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You wouldn’t buy a car without test driving it first, so why would you choose a marriage partner without a test drive – or so the contemporary wisdom goes.  Living together or “cohabitation” has increased by 75 percent over the last 20 years.  Yet the research continues to point to the fact that living together does not contribute positively to a successful marriage, nor is it a good situation for the children who are born into these unstable relationships.

A review of social science research reveals that cohabitation decreases a couple’s inclination to marriage and if they do marry, the chances are reduced that their marriage will be successful.  The divorce rate of men and women that cohabit is much higher than those who do not.  The longer a cohabiting couple lives together, the less likely it is that they will marry, and participation in multiple cohabiting relationships is a strong predictor of failure for future relationships.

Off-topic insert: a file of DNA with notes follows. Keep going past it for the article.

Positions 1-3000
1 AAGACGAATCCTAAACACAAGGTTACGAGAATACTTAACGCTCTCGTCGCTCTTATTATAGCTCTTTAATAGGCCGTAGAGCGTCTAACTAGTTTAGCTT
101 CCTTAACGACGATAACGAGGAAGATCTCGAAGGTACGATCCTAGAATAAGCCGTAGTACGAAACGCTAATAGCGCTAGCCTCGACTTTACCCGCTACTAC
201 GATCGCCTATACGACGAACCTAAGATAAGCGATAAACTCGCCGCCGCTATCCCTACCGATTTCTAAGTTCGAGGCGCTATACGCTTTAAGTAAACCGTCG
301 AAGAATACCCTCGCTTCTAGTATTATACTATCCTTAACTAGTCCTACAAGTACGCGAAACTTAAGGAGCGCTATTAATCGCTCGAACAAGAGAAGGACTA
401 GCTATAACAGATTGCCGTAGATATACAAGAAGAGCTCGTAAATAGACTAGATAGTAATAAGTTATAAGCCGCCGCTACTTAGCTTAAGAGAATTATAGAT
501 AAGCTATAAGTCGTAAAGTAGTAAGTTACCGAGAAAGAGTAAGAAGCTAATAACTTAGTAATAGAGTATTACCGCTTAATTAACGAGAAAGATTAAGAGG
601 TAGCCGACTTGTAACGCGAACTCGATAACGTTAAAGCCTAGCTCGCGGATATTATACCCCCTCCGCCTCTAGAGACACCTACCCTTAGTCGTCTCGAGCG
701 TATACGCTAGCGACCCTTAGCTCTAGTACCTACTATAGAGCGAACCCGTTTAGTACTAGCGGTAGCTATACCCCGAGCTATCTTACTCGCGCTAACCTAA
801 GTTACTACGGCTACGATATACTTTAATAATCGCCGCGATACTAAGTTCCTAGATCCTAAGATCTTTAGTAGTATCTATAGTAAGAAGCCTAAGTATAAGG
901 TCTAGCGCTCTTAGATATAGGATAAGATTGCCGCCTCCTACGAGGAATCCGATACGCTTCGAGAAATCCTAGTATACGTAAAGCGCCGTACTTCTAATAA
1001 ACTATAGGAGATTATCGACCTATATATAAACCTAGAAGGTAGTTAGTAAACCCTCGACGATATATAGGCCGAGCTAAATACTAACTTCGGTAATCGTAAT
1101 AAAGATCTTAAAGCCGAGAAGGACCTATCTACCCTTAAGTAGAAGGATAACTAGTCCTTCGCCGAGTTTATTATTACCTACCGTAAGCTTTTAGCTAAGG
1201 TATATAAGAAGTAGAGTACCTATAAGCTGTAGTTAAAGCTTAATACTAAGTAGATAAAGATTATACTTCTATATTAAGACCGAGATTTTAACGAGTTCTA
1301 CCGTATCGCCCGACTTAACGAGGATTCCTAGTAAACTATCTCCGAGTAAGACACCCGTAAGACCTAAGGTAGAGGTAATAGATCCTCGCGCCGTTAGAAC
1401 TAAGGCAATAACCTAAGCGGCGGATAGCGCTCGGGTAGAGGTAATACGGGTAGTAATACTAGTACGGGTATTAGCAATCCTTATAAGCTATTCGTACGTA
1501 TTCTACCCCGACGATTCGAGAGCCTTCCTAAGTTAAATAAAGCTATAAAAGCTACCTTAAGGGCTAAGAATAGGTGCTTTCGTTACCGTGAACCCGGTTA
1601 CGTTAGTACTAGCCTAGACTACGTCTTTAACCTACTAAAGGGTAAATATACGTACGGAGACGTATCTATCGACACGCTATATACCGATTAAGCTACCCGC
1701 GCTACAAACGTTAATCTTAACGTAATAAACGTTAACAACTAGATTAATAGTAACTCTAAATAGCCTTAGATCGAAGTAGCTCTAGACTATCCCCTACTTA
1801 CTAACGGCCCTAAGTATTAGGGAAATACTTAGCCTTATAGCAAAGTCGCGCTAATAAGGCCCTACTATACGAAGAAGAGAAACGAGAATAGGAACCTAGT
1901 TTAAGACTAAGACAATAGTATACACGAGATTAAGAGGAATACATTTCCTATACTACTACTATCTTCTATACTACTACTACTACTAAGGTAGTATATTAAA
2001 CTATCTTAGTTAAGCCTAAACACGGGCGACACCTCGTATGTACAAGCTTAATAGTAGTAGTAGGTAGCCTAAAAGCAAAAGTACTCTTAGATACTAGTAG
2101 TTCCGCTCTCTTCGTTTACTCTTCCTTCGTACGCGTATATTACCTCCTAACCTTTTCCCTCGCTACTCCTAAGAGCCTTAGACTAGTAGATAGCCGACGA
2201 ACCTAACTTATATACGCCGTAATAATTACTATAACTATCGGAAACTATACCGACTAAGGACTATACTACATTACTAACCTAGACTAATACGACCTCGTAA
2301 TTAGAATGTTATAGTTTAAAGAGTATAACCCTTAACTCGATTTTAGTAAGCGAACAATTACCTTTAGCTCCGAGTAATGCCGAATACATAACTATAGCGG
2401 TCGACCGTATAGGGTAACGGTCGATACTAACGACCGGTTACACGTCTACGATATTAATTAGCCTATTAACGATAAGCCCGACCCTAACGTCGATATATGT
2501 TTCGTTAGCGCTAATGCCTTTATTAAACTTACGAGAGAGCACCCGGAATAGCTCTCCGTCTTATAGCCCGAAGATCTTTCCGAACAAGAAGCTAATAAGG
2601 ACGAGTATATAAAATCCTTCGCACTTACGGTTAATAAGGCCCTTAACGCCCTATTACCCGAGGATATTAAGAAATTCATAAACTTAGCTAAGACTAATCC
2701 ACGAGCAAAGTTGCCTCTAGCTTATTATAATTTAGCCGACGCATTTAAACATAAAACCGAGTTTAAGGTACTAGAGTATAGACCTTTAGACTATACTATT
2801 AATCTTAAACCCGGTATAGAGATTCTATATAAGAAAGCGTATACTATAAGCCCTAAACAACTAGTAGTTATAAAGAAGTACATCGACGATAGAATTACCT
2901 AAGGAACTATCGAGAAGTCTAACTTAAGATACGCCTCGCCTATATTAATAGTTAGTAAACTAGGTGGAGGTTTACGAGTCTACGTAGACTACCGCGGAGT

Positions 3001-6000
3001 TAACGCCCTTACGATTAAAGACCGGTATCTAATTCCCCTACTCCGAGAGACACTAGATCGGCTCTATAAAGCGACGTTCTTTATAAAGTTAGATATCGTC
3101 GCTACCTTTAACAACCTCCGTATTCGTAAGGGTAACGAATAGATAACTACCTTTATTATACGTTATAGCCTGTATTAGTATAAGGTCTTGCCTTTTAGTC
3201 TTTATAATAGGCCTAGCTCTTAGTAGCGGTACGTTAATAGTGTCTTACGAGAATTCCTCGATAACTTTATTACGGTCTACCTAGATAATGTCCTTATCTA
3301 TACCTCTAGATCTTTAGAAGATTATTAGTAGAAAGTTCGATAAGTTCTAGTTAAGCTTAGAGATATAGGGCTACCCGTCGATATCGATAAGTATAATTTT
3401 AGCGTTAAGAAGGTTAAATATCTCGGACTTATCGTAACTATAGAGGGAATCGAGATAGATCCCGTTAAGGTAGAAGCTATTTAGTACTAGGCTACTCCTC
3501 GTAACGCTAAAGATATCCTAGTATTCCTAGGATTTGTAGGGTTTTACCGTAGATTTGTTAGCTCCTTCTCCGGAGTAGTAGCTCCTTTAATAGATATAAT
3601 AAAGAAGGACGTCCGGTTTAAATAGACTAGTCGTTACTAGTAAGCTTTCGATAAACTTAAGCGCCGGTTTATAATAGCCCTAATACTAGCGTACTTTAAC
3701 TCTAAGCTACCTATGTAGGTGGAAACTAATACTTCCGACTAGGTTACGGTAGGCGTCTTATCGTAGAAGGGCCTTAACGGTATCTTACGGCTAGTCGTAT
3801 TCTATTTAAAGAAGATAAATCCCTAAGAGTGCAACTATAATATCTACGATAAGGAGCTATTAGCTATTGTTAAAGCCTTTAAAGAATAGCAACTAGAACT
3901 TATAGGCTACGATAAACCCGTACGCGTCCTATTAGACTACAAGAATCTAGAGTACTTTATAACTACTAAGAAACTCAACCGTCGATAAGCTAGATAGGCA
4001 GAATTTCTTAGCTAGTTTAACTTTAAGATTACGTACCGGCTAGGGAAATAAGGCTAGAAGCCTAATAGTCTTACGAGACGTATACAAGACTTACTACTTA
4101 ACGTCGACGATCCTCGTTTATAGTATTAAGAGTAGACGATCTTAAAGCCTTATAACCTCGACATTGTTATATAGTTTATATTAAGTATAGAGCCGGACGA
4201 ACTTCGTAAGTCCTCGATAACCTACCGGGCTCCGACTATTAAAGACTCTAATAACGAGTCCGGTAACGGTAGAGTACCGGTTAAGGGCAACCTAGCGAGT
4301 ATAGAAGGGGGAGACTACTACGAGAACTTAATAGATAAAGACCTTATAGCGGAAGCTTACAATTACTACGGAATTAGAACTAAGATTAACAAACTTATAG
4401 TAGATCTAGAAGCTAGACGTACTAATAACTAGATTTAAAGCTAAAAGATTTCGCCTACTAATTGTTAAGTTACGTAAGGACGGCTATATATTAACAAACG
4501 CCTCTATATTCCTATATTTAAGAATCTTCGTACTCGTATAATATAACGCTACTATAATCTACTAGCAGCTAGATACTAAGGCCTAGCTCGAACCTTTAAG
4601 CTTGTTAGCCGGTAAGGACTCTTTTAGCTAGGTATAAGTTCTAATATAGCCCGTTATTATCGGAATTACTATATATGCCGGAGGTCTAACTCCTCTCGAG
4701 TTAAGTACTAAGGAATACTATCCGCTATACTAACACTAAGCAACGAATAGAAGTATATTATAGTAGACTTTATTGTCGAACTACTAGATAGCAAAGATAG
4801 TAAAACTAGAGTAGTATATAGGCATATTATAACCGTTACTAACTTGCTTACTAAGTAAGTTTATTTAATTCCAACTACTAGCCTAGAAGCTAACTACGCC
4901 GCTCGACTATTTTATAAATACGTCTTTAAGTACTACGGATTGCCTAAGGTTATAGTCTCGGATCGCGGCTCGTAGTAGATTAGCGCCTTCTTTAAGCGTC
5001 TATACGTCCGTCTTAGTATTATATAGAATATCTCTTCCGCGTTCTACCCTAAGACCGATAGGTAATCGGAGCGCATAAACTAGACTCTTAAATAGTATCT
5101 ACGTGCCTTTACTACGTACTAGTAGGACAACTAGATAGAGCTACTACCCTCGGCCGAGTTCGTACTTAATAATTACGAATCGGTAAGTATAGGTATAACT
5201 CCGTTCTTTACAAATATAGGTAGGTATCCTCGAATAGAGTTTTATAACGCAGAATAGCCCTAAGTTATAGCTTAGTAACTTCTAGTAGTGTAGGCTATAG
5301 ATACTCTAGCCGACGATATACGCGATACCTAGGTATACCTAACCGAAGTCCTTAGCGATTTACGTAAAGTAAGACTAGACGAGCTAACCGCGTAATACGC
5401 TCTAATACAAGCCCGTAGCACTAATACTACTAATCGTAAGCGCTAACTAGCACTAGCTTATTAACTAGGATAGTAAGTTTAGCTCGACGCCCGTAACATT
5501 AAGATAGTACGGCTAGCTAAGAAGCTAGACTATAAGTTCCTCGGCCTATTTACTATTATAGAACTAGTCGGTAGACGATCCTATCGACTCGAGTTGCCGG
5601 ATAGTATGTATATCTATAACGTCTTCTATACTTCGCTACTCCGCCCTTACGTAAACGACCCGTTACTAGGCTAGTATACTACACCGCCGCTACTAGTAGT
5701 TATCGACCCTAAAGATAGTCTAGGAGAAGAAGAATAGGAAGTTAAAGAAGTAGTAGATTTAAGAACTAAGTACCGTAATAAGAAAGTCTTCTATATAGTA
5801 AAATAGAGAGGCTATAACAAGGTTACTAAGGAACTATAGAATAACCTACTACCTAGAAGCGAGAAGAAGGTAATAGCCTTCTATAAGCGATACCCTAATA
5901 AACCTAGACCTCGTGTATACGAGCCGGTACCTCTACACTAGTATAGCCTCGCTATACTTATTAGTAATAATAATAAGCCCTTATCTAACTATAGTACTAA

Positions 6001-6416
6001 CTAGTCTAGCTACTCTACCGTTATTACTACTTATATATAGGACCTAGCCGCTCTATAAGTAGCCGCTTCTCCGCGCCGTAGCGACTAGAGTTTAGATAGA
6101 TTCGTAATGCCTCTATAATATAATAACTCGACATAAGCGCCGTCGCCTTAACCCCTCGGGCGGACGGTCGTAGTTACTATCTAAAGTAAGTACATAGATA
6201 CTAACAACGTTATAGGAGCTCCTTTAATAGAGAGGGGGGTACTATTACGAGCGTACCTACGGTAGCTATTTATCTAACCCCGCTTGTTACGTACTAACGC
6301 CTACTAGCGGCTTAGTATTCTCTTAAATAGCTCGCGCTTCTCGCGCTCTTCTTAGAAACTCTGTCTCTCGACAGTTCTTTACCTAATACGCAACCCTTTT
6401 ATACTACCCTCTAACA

By virtually every measure – socially, emotionally, physically, behaviorally – children living with their married parents fare better than children of cohabiting parents.   The research is there and it is quite clear that cohabitation does not contribute to good marriages or to the most successful future for children born into these relationships.  Help United Families get the word out.

Go here to see the specifics of the research and here to read answers to common questions about cohabitation.

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